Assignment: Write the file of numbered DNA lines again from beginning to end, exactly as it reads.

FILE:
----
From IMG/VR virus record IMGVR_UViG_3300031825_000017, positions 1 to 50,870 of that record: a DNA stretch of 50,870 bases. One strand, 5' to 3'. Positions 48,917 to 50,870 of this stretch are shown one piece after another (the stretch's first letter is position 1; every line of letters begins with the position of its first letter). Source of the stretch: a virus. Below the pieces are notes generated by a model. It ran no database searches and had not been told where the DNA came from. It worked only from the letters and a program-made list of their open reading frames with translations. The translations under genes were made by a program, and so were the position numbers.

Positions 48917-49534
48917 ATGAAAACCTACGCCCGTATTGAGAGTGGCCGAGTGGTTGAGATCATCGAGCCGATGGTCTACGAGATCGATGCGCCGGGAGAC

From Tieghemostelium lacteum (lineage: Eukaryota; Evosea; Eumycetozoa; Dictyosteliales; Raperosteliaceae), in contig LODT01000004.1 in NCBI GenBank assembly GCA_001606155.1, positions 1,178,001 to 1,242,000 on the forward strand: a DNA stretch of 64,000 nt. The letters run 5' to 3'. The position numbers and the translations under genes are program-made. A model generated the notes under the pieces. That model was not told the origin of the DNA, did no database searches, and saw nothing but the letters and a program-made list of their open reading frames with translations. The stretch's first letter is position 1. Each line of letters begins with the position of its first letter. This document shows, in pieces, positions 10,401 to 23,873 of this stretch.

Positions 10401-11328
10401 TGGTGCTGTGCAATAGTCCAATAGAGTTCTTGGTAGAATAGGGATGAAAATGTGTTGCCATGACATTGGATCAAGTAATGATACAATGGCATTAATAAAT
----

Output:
From IMG/VR virus record IMGVR_UViG_3300031825_000017, positions 1 to 50,870 of that record: a DNA stretch of 50,870 bases. One strand, 5' to 3'. Positions 48,917 to 50,870 of this stretch are shown one piece after another (the stretch's first letter is position 1; every line of letters begins with the position of its first letter). Source of the stretch: a virus. Below the pieces are notes generated by a model. It ran no database searches and had not been told where the DNA came from. It worked only from the letters and a program-made list of their open reading frames with translations. The translations under genes were made by a program, and so were the position numbers.

Positions 48917-49534
48917 ATGAAAACCTACGCCCGTATTGAGAGTGGCCGAGTGGTTGAGATCATCGAGCCGATGGTCTACGAGATCGATGCGCCGGGAGAC

From Tieghemostelium lacteum (lineage: Eukaryota; Evosea; Eumycetozoa; Dictyosteliales; Raperosteliaceae), in contig LODT01000004.1 in NCBI GenBank assembly GCA_001606155.1, positions 1,178,001 to 1,242,000 on the forward strand: a DNA stretch of 64,000 nt. The letters run 5' to 3'. The position numbers and the translations under genes are program-made. A model generated the notes under the pieces. That model was not told the origin of the DNA, did no database searches, and saw nothing but the letters and a program-made list of their open reading frames with translations. The stretch's first letter is position 1. Each line of letters begins with the position of its first letter. This document shows, in pieces, positions 10,401 to 23,873 of this stretch.

Positions 10401-11328
10401 TGGTGCTGTGCAATAGTCCAATAGAGTTCTTGGTAGAATAGGGATGAAAATGTGTTGCCATGACATTGGATCAAGTAATGATACAATGGCATTAATAAAT